From Bob Clark (931217.1725 EST)

Bill Powers (931214.1950 MST)

With reference to Bob Clark, and Martin Taylor (9331214), you note:

Both of you questioned my statement that energy can be "reduced to"
force and distance, but not vice versa. Perhaps I used the wrong
term. I meant that energy can be expressed as a function of force
and distance, but neither force nor distance can be expressed as a
function of energy.

In this situation, I do not understand the phrase, "reduced to." Your
elaboration does not help. To me the relation among energy, force,
distance and angle between force and distance is simply an algebraic
expression. Given the values of any three of the four variable, the
fourth can be calculated. This is not "reduction," it is merely
rearrangement. In some situations, one or another of these variables
may be hard to determine so the algebraic re-arrangement may not be
possible. At least three of the four must come from other sources.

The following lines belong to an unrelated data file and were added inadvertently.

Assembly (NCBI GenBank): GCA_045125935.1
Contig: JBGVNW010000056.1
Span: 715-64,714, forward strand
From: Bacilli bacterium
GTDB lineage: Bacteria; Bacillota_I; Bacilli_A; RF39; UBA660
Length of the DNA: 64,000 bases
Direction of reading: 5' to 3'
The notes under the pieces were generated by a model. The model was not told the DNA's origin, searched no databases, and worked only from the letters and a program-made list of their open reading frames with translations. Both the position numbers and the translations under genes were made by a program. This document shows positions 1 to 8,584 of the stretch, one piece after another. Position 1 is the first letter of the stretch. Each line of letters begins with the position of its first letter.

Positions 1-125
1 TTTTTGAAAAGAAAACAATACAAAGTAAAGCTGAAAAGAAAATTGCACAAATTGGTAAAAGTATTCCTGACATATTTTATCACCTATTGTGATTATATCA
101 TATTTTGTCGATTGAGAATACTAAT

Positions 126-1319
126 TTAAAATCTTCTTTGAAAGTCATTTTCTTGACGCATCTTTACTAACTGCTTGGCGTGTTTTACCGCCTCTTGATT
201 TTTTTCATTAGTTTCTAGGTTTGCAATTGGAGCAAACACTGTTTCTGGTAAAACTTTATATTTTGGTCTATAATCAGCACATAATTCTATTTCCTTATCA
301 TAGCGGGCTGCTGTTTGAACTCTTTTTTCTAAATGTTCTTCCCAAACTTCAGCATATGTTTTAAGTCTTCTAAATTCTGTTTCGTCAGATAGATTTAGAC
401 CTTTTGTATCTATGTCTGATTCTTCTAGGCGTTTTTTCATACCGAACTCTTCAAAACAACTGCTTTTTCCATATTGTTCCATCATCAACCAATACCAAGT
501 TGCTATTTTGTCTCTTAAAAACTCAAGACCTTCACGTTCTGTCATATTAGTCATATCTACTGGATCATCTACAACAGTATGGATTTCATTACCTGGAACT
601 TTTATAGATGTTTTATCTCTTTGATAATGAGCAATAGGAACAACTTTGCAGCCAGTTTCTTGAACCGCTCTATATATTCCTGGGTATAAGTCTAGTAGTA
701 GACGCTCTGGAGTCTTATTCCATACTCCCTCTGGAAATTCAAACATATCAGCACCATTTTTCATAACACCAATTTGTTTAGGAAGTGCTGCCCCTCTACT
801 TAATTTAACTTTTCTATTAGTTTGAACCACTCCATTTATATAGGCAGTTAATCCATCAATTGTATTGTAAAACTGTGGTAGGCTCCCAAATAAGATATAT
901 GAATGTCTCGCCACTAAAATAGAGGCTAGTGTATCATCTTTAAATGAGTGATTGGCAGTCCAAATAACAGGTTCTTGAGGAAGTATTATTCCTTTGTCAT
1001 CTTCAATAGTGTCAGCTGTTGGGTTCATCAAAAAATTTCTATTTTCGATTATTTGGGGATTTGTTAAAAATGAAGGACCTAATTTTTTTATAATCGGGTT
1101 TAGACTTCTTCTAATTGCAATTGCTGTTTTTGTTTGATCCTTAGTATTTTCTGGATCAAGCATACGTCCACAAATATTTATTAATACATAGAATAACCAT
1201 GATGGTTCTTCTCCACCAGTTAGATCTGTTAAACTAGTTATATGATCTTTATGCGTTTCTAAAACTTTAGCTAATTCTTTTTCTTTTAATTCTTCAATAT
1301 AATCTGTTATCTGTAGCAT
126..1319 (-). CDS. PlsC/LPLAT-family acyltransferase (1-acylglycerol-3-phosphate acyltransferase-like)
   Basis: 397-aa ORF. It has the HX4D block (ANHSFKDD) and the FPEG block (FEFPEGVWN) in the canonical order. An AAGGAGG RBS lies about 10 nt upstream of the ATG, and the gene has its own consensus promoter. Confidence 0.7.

As you point out, if only energy is available, the others cannot be

The usual second order linear differential equation is a mathematical
statement of the conservation of energy.

[Kinetic Energy] + [Energy Losses] + [Potential Energy] = 0

[Kinetic Energy] = 1/2 mv^2

"Energy Losses" are usually considered quasi-frictional and expressed
[Energy Losses] = sv, where s is a constant of the system and v is
the rate of change of the variable in question.

[Potential Energy] = 1/2 kx^2, where k is a constant and x is the
variable in question.

I agree, Bill, with your comments about "abstractions." Except, to
me, these are all abstractions -- some closer to directly perceivable
variables than others. In that sense, "energy" is more highly
"abstracted" than "force" and "distance."

Are these remarks consistent with your views, Bill?

Regards, Bob Clark